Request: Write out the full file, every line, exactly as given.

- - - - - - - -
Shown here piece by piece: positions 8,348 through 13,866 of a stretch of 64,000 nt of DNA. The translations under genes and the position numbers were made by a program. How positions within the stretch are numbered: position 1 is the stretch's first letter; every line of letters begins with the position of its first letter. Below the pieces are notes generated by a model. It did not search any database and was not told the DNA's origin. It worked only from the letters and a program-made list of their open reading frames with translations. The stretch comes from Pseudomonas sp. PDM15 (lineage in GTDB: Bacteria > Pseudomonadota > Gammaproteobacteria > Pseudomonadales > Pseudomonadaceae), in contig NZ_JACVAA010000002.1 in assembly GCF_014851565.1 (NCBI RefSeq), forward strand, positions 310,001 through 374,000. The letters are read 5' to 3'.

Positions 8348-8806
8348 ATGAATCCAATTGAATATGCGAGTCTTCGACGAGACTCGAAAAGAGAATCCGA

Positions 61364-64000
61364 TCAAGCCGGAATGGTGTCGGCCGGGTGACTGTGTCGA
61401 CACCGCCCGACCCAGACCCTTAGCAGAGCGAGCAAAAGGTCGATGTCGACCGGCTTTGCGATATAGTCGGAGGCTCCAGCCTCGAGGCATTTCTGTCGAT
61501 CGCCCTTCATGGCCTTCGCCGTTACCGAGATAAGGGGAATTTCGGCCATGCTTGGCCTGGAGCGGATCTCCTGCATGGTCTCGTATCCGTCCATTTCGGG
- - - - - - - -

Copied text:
Shown here piece by piece: positions 8,348 through 13,866 of a stretch of 64,000 nt of DNA. The translations under genes and the position numbers were made by a program. How positions within the stretch are numbered: position 1 is the stretch's first letter; every line of letters begins with the position of its first letter. Below the pieces are notes generated by a model. It did not search any database and was not told the DNA's origin. It worked only from the letters and a program-made list of their open reading frames with translations. The stretch comes from Pseudomonas sp. PDM15 (lineage in GTDB: Bacteria > Pseudomonadota > Gammaproteobacteria > Pseudomonadales > Pseudomonadaceae), in contig NZ_JACVAA010000002.1 in assembly GCF_014851565.1 (NCBI RefSeq), forward strand, positions 310,001 through 374,000. The letters are read 5' to 3'.

Positions 8348-8806
8348 ATGAATCCAATTGAATATGCGAGTCTTCGACGAGACTCGAAAAGAGAATCCGA

Positions 61364-64000
61364 TCAAGCCGGAATGGTGTCGGCCGGGTGACTGTGTCGA
61401 CACCGCCCGACCCAGACCCTTAGCAGAGCGAGCAAAAGGTCGATGTCGACCGGCTTTGCGATATAGTCGGAGGCTCCAGCCTCGAGGCATTTCTGTCGAT
61501 CGCCCTTCATGGCCTTCGCCGTTACCGAGATAAGGGGAATTTCGGCCATGCTTGGCCTGGAGCGGATCTCCTGCATGGTCTCGTATCCGTCCATTTCGGG